Brian Cashman always emphasizes the importance of keeping his ‘core’ together, so four key pieces were re-signed to team friendly deals. Mariano Rivera, Andy Pettitte, and Hiroki Kuroda signed one-year deals while Ichrio Suzuki signed a two-year deal. These deals should help the Yankees win in 2013, but each player is over 40-years-old and adds little value to the future of the team.

The Yankees are one of the oldest teams in baseball, but still boast some of the game’s best players. Jeter and Ichiro will set the table for Robinson Cano, Mark Teixeira, and Curtis Granderson. CC Sabathia will be supported by Kuroda, Pettitte, and Phil Hughes in the starting rotation. Mariano Rivera and David Robertson will lock down the backend of the bullpen. This core won 95 games last season, so anything less will be a failure.

While the Yankees boast a strong core, many are questioning their complementary parts. As of today, the Yankees have not named a starting catcher or designated hitter. Cashman will not sign a free agent catcher, so expect a combination of Francisco Cervelli-Chris Stewart-Austin Romine to start. Kevin Youkilis will start at third base, but he was signed as A-Rod’s caddy. The Yankees will need Youkilis to play third base and DH, but he can’t seem to stay healthy. If Youkilis suffers another injury, will the team trust Eduardo Nunez to play third base? Nunez is currently the de-facto designated hitter, but Cashman always extends multiple Spring Training invites. The Yankees have a glutton of left handed hitters in its outfield, so expect a right handed bat to join this threesome. Remember, Marcus Thames and Raul Ibanez were signed late and played significant roles. Expect similar moves.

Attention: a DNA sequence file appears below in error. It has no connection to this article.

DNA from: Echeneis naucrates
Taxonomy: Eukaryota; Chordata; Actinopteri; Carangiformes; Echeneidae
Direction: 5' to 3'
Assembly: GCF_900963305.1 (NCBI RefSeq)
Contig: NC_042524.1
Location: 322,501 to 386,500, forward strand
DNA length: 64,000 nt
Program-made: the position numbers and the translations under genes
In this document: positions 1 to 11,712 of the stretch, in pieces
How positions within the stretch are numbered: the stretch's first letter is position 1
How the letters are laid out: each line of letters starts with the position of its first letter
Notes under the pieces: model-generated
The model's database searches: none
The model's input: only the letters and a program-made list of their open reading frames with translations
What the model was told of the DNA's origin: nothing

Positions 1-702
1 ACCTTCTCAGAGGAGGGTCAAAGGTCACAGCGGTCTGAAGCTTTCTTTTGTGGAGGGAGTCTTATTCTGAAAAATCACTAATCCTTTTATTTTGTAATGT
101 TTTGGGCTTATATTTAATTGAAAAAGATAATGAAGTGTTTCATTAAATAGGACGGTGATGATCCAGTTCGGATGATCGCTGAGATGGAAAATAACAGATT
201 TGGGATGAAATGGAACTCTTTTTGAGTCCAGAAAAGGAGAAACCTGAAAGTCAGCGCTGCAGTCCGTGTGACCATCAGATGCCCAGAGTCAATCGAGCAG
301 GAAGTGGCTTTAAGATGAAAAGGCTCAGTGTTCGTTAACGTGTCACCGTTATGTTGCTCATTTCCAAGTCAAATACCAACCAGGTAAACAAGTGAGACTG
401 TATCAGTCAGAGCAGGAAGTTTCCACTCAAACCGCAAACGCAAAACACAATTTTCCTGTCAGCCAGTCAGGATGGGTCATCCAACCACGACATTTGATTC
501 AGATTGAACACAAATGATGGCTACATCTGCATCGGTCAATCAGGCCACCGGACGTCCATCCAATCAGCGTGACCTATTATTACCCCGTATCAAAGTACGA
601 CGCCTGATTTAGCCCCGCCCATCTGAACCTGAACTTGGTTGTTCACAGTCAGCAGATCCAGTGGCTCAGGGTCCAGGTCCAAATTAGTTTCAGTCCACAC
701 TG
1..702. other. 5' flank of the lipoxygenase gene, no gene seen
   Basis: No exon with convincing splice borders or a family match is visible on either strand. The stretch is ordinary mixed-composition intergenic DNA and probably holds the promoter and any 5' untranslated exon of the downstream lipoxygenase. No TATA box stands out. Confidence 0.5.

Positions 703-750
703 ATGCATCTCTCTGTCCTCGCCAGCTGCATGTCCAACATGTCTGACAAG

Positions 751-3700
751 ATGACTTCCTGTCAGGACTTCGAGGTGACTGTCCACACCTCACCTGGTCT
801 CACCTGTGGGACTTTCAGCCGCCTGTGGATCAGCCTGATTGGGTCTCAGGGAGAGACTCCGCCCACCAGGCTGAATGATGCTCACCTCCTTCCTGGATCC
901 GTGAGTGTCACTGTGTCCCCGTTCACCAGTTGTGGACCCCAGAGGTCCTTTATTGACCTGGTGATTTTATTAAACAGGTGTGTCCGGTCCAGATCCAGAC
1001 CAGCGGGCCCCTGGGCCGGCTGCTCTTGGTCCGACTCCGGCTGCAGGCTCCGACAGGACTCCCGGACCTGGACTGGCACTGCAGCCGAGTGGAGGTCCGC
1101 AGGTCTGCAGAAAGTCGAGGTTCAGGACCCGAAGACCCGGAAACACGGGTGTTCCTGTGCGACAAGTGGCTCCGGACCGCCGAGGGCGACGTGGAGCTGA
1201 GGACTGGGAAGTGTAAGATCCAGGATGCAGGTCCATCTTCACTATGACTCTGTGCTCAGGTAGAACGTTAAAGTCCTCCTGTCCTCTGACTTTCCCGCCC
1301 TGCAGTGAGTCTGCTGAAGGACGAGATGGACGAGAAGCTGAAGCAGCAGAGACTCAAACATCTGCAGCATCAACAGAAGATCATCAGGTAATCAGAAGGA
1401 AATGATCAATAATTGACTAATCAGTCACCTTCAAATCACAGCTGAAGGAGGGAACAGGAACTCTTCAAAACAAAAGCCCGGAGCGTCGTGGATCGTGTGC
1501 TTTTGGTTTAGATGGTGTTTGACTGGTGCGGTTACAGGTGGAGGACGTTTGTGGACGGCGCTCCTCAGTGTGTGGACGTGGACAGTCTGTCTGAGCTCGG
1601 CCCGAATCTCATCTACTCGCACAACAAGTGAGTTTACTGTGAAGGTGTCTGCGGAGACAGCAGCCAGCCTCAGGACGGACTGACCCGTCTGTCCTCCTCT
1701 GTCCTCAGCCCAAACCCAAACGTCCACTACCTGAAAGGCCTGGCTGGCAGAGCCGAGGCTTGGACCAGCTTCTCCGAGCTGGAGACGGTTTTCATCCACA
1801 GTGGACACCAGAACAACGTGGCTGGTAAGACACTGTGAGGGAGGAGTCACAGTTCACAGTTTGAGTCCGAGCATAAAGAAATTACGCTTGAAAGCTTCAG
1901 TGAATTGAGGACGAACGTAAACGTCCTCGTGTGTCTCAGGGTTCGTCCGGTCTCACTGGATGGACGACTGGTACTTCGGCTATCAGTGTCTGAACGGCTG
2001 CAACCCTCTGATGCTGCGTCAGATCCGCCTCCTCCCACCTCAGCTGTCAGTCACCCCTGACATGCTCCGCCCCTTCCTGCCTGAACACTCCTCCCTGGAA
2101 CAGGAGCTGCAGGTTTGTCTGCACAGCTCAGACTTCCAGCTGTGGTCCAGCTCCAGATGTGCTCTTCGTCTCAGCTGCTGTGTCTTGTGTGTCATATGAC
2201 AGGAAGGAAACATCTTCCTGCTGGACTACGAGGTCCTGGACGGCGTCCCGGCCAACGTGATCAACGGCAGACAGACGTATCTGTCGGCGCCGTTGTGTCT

Going into 2013, the Yankees have a very small margin for error. The roster is primarily comprised of older players that may break down. Each AL East foe improved its roster and many are expecting the Toronto Blue Jays to win the division. However, the Yankees boasted baseball’s best run differential and have a roster full of players that have endured October battles. The Yankees continue to pour resources into scouting and player development, but don’t count them out. In terms of player development and a more cost conscious approach, the 2013 season may prove to be a transition year. That doesn’t mean the Yankees are incapable of raising another AL East flag.

It took five games, but the Yankees were able to get the best of the Orioles. After watching Justin Verlander throw a gem last night, CC Sabathia delivered a gem of his own tonight. The big man was electric, dominating both sides of the plate while getting ahead of hitters with first-pitch strikes. CC is the definition of an ace and has earned every penny of his massive contract. 

The Yankees had their moments offensively, but Curtis Granderson’s seventh-inning home run sealed the deal. Granderson really, really struggled during the first four games of the series, but gave the Yankees a big boost when they needed it.